Tenth: For the two stamps shown on page 321 of the 2020-2021 catalogue, the pictures are correct, but they have the wrong catalogue numbers. The numbers shown are 154 and 155, but they should be Nos. 231 and 232. Nos. 154 and 155 are already shown correctly on page 253.
Jim Shead - Fairfield, Iowa

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spain_1850
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#2

Post by spain_1850 »

Jim- Good read. Thanks for posting all this great info.

Some of my own thoughts:
I, like you, believe Scott is a decent catalog for these, but for some other reasons as well. Here in the US most show dealers use the Scott catalog for identification and pricing. This can be used to the collectors advantage since most show dealers, who deal in general worldwide at least, won't be looking for the esoteric types and varieties listed in such catalogs as Maury. Finds can be made, by having that little bit of extra knowledge.

My own collecting "style" seems to mirror yours to a point. At a basic level I collect to Scott, for reasons mentioned above. But I also like to scratch the surface of specialization without having to dive too deep into any subject. Catalogs like Maury are perfect for me. I just wish every country had a "Maury-type" catalog. I would be set.

I bought a 2018 Spink/Maury, but I have never owned any others so I don't have anything else to compare it too. Going down your list of negatives for the 2020/21 catalog, it appears that some of the items you mention were intact, as you mentioned from your older version, but some were like the 2020/21 cat as well. Tells me that all the changes you mention didn't happen overnight, but were/are an ongoing effort. Luckily, I don't really plan on doing much with most of the modern issues so I probably won't have a need to keep upgrading.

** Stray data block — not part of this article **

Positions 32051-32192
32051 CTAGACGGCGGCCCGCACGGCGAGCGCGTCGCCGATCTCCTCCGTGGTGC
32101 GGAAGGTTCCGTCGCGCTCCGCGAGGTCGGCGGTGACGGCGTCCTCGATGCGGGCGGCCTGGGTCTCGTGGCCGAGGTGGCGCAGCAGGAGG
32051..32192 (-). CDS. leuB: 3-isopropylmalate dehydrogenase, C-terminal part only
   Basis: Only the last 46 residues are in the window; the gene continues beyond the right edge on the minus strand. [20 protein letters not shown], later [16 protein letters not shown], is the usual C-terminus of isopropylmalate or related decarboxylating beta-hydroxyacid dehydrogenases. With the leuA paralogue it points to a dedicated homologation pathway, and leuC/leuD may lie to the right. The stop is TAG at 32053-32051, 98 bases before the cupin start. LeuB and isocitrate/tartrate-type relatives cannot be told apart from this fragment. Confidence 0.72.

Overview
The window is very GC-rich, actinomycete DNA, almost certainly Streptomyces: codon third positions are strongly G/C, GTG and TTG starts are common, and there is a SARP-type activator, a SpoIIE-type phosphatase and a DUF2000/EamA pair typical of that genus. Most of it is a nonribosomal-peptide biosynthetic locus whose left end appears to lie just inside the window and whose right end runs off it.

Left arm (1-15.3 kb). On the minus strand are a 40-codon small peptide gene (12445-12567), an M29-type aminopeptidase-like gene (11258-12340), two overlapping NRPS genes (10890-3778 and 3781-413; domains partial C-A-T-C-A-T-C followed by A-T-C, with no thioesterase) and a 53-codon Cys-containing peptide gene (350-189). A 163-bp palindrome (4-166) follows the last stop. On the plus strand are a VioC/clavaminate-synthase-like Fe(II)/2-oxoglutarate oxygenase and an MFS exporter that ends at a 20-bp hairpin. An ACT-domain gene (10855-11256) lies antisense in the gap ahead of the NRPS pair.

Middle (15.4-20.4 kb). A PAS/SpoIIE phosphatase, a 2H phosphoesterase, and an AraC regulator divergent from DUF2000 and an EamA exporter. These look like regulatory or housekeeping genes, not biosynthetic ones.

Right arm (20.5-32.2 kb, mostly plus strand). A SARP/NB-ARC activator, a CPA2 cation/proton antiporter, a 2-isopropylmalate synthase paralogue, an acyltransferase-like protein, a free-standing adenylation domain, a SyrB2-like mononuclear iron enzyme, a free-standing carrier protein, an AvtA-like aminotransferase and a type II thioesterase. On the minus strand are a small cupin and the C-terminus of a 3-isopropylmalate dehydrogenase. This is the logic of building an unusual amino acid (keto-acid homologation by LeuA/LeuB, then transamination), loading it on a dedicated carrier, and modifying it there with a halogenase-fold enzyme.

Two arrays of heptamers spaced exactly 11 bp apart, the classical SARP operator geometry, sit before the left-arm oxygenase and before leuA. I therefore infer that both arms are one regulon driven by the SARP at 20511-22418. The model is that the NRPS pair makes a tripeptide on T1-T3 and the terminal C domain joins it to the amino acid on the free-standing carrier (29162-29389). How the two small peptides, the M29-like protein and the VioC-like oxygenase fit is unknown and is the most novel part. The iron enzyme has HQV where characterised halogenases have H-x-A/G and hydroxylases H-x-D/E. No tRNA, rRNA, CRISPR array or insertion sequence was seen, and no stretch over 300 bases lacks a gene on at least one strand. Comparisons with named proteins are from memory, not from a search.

One thing I really liked about the Spink/Maury I got was the relative affordability for such a detailed catalog.
Richard
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Post by jim-fairfield »

Hi Richard - Thank you for your post, and I'm glad you liked mine here. I could have gone on a little longer about how I use the catalogues to identify the stamps, but I cut it a little shorter since there may not be all that many people in our Forum who use the French-language catalogues.

But there is something more I want to tell you using a private message, so please check there also.
Jim Shead - Fairfield, Iowa

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#4

Post by jim-fairfield »

Hi Richard,

Some other thoughts on the latest Maury catalogue. In giving the 2020-2021 Spink | Maury only 2 out of 5 stars, to be quite honest, I should add that I was grading that catalogue against the 2009 edition of itself, and that edition is a very high standard. If I were grading it only against catalogues in print, I would give it 3 stars, perhaps more. The latest edition still has a great deal of information on the older stamps of France that is not easy to find.

Also, a philatelic writer that I have been in contact with has the 2016 and 2017 editions of the Spink | Maury catalogue, and he considers them to be quite authoritative and reliable. So certainly, there are other opinions than mine. Or also, there may be something to the gradualness of the decline -- his versions are 3 to 4 years old.
Jim Shead - Fairfield, Iowa